If you want to retain your memory as you age, it’s important that you keep your brain active. That’s the message we’re getting from researchers from the Iowa State University. Following their discovery that an increase in the levels of a specific protein is associated with increased brain volume and a better memory, they suggest that taking the time to continue with some sort of learning is vital for keeping our brains healthy and active.
During their research, the scientists were able to identify a protein that plays a vital role in building memories. What’s more, this protein could be used to predict the progression of memory loss and the accompanying brain atrophy in people with Alzheimer’s. The findings of their study suggest that there is an association between the activity of the brain and a protein known as neuronal pentraxin-2 or NPTX2; the higher the levels of the protein, the better the memory. Higher levels of NPTX2 were also associated with a higher brain volume. Conversely, lower levels of NPTX2 were linked to diminished memory and a lower brain volume.
The researchers believe that this protein has some kind of protective effect on the brain and, having more of this protein means less brain atrophy and an improved memory as you get older. Of course, these findings are very encouraging as they offer a way to track the progression of Alzheimer’s, however the research has also thrown up many questions that the researchers are unable to answer at the moment. If NPTX2 has such a powerful influence, is it possible to boost the levels of this protein and if so, how?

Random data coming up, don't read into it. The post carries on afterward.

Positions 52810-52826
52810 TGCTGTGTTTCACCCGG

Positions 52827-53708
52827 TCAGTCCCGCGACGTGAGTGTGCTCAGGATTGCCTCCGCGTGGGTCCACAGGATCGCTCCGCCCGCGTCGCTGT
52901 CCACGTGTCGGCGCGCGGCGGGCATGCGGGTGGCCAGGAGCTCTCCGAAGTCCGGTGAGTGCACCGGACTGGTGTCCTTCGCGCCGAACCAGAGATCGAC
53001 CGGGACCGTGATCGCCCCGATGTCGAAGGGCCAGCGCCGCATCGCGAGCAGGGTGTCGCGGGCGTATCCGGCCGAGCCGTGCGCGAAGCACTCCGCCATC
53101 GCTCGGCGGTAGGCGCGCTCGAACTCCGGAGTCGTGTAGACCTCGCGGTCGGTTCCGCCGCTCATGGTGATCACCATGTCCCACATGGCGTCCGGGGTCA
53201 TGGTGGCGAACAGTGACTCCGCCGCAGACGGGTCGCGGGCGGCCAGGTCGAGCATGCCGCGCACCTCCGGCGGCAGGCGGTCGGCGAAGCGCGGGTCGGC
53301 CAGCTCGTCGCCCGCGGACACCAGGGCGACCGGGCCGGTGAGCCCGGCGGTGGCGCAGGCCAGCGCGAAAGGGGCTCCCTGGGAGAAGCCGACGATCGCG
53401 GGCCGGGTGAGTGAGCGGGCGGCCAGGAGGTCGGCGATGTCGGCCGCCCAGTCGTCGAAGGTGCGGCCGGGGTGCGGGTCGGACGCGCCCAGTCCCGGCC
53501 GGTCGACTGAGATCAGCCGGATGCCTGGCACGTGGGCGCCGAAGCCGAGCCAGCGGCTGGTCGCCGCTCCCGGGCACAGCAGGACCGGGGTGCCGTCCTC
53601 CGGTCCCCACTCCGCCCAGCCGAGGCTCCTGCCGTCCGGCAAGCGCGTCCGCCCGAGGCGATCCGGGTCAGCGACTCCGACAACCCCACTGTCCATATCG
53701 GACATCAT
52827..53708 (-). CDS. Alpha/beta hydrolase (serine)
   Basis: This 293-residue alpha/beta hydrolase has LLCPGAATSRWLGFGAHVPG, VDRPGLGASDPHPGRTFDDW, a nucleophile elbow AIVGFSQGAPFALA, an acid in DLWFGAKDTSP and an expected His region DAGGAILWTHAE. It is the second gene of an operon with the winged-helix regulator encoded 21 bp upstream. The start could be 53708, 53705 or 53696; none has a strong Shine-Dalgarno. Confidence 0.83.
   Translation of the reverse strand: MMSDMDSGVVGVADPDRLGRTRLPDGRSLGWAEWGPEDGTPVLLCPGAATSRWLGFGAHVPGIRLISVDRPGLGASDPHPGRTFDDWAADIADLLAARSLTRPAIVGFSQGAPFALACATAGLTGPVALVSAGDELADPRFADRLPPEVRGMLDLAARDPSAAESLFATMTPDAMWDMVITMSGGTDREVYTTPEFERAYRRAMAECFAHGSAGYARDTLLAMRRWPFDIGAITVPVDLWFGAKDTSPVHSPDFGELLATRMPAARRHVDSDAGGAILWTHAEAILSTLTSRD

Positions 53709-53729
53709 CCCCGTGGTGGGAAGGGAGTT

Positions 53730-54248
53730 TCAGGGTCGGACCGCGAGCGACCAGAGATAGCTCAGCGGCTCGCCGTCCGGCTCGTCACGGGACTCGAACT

One finding that did suggest a possible solution was that those people with a higher level of education appeared to have higher levels of NPTX2. Furthermore, participants with complex jobs or who made an effort to stay mentally and socially active also seemed to benefit, giving rise to the ‘use it or lose it’ theory. If you take the time to ‘exercise’ your brain by giving it new things to learn, you’ll train it to process information and keep that ability active.
This research was published in a recent edition of the online journal Brain, Behaviour and Immunity.